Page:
Raymond on Rails

Journey from Spinal Surgery in LA to Software Development in Manhattan

Nobody Ever Says ‘You Only Got Into MIT Because You’re an Asian Man’

I’ve noticed, as a tutor, that people are more willing to hire me to teach math and science, vs. teach English and writing. They often will hire a girl to teach their kid English and me to teach them math, even though I also am passionate about English and can teach writing well. Do I have an unspoken advantage in this (plus a disadvantage on the humanities side), as an Asian guy?

I also got into MIT and perhaps more easily get chosen for technical opportunities. When I worked in surgery, people would often think I was a doctor or tell me, “Are you my mom’s anesthesiologist? You look like Dr. So-and-So.” Again, is this partially because I look the part, as an Asian guy?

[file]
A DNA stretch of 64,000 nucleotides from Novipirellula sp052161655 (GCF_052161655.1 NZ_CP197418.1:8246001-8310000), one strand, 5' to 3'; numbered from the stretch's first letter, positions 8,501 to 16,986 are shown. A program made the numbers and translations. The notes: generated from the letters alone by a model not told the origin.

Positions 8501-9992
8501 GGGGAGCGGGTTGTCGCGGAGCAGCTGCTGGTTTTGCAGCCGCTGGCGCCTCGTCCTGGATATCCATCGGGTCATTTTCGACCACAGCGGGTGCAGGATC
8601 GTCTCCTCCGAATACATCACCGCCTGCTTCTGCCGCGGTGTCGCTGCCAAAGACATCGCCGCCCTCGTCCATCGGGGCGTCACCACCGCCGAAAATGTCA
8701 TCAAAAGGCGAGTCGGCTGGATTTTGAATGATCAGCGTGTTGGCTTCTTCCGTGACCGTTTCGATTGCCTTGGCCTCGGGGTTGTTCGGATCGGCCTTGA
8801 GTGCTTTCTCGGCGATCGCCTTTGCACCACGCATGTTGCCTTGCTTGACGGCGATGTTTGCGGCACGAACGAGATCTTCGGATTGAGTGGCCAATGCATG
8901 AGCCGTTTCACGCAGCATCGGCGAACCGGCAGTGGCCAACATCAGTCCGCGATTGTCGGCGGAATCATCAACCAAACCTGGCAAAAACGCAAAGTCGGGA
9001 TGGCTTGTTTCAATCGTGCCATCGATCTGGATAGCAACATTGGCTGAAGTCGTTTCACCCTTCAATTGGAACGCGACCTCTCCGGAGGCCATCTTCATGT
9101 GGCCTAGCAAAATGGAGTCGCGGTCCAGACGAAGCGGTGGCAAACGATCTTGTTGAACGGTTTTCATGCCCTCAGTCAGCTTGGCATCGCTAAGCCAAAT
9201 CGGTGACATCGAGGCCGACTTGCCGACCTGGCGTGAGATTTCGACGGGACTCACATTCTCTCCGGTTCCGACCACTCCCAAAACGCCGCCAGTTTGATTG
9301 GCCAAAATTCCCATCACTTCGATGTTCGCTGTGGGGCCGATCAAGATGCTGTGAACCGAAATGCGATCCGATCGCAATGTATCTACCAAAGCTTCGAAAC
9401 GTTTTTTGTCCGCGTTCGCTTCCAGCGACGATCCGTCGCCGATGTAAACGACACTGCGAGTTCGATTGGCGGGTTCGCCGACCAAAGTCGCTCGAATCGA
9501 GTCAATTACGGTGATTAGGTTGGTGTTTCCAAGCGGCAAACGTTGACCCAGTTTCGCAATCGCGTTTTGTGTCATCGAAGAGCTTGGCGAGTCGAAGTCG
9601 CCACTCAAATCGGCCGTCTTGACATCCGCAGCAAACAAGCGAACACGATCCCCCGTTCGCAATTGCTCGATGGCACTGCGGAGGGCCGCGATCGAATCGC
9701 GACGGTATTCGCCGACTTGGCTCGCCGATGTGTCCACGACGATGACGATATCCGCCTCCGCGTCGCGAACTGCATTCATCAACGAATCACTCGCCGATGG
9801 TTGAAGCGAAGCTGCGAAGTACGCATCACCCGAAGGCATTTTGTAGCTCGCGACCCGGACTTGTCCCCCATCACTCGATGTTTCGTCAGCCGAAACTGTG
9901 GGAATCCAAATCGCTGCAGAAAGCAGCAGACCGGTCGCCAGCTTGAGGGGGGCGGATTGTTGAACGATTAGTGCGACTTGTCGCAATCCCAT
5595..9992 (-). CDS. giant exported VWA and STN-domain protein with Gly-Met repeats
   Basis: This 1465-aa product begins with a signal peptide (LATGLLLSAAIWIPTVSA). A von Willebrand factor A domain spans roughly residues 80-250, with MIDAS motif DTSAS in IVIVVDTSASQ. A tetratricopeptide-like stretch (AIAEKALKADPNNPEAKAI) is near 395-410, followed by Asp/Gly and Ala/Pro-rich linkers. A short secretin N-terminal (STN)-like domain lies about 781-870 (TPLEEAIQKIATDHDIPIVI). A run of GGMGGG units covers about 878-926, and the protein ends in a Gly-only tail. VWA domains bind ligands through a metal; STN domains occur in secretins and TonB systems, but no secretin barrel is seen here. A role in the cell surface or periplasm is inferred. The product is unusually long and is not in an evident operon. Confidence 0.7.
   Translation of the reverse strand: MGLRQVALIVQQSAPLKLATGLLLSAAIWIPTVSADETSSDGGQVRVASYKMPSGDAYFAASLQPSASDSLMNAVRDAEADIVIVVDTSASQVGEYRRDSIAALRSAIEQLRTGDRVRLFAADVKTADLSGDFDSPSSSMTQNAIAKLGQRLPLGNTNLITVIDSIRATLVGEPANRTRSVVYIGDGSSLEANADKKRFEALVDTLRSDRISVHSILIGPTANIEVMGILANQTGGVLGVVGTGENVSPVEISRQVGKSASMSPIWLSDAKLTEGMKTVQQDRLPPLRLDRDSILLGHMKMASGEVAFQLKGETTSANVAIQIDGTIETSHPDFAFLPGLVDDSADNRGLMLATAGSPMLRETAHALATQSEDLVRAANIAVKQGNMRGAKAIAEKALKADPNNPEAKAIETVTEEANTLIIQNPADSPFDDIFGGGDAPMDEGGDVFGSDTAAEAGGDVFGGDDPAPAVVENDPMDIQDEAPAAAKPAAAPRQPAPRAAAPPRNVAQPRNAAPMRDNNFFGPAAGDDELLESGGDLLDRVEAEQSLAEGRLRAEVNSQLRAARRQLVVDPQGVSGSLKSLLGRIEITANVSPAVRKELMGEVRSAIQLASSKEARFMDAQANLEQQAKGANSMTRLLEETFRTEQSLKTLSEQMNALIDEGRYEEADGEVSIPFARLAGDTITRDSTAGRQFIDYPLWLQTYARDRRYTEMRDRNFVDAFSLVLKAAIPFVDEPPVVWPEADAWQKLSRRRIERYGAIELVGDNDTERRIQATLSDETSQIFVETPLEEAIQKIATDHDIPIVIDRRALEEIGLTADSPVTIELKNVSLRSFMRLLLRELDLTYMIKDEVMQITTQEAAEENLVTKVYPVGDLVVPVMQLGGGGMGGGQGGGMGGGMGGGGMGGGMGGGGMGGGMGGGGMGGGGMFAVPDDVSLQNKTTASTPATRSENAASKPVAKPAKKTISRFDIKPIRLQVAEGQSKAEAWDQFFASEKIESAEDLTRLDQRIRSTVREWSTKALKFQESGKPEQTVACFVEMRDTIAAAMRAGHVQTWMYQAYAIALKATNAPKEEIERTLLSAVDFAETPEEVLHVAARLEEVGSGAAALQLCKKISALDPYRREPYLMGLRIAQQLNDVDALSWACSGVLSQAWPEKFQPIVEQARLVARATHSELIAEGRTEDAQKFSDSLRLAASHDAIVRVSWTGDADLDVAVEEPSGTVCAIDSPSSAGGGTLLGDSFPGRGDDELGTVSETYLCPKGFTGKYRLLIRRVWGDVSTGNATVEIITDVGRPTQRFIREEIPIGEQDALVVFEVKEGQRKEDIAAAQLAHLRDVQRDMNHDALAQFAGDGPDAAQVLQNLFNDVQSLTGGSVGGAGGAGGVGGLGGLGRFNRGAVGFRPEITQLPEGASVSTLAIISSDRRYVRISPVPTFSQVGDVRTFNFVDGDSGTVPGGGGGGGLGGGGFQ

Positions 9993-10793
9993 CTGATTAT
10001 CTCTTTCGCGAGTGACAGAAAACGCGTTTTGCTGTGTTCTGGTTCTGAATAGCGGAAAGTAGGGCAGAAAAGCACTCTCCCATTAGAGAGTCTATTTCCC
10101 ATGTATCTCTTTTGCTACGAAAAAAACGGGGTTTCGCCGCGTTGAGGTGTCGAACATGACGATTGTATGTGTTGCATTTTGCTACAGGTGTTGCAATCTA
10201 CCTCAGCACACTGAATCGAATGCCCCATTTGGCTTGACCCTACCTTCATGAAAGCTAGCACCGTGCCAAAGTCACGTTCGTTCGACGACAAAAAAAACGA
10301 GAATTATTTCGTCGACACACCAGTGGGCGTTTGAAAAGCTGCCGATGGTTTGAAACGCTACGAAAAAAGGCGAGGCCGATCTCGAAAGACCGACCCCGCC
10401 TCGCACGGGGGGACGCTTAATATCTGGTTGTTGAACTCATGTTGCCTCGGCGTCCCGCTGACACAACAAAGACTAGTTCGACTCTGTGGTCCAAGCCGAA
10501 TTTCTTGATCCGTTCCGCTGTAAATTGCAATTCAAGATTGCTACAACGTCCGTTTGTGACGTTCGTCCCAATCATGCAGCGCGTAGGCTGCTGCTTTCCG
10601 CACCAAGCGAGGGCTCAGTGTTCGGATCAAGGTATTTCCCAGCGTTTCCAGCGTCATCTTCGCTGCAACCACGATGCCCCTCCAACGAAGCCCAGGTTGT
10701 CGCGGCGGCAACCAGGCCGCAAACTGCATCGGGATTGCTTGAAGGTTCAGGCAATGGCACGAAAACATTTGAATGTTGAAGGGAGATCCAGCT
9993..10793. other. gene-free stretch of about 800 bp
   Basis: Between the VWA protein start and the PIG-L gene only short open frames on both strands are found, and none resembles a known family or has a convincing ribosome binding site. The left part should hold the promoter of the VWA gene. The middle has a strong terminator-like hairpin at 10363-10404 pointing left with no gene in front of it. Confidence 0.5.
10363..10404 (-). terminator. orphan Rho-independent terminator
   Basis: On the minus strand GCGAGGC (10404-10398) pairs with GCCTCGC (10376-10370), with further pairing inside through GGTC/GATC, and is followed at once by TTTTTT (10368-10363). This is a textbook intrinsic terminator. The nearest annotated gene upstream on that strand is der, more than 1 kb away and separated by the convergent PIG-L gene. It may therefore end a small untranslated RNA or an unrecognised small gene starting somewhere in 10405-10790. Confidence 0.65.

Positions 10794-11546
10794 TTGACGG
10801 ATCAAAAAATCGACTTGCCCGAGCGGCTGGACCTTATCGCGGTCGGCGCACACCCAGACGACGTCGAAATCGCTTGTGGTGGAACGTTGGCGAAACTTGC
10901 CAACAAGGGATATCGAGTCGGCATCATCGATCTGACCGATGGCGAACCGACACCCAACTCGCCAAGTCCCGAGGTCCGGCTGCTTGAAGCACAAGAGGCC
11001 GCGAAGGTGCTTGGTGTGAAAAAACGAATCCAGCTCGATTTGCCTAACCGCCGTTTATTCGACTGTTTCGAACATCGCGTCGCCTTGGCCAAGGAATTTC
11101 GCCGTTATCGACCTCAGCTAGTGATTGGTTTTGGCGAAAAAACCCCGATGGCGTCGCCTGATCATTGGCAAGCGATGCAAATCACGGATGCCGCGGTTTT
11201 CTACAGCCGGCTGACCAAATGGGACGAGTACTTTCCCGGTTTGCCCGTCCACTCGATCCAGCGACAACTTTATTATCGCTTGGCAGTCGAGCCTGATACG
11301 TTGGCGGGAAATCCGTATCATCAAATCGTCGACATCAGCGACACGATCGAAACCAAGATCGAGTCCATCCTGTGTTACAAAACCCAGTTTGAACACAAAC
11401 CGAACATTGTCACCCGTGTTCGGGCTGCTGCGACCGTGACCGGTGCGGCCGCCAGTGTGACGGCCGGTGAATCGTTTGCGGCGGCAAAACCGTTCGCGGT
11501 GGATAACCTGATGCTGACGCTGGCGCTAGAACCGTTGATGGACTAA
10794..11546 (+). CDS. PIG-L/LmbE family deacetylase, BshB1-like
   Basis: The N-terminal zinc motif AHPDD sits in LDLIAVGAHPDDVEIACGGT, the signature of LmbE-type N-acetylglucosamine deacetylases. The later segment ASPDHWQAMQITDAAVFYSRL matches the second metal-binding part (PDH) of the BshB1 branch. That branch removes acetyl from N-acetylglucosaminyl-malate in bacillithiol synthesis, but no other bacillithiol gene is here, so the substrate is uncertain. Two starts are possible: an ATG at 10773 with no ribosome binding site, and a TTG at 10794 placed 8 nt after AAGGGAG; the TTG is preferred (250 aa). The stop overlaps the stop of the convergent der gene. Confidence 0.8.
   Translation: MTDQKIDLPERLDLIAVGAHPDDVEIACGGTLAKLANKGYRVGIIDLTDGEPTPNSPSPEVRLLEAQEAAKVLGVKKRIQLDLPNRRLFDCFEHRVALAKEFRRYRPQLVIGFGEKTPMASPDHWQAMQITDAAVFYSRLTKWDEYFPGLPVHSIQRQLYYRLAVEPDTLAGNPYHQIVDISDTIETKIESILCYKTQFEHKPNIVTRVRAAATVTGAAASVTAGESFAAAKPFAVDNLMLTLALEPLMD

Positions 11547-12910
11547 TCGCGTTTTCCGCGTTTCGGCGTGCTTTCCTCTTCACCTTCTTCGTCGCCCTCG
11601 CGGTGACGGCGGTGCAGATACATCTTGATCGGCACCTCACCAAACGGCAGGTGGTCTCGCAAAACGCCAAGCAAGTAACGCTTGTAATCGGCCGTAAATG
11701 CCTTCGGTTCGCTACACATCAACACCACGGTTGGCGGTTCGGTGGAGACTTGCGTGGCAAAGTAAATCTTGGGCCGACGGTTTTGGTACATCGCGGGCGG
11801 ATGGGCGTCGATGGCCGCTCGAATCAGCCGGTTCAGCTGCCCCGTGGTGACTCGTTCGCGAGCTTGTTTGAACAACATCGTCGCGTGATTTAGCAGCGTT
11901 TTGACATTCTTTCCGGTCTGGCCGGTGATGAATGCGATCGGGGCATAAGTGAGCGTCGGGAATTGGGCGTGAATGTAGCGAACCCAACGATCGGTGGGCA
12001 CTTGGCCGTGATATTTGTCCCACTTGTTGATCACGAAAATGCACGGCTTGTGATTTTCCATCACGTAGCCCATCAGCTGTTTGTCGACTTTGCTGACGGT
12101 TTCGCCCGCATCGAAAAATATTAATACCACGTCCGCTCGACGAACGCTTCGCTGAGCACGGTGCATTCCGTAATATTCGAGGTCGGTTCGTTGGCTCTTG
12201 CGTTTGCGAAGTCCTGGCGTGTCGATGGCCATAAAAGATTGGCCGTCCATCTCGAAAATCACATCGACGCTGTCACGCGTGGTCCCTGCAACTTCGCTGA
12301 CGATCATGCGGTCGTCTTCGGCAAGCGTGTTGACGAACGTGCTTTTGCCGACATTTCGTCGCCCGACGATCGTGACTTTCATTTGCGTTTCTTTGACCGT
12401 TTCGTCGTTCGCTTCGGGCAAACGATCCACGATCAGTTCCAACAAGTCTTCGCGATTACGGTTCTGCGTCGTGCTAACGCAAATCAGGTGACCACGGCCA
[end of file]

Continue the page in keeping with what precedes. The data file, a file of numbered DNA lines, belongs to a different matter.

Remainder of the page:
At the same time, it would probably be harder for me to get selected as the romantic lead in an American movie, picked to be on “The Bachelor” (how many Asian guys are ever on that show?), become a rock star, chosen to be the head sales or marketing guy or CEO in a business, or asked to run for political office….because I’m an Asian guy. Who knows?

This article resonated with me. Ironically, Justin (our CTO) was just teaching me about compilers at work today. He has very high and challenging expectations for us, asking us to write a client and server in network socket TCP/IP code, telling us “You should try to write your own computer language and parser,” saying “You should understand how both operating systems and networking bit protocols work” and “Learn the data structures behind the surface of Git,” and “How about trying to code our entire company website in Haskell?” I feel very lucky to have the chance to think about and work on these challenging, deep, and technically meaty tasks. Is it partly because I’m Asian that I’m getting this wonderful opportunity?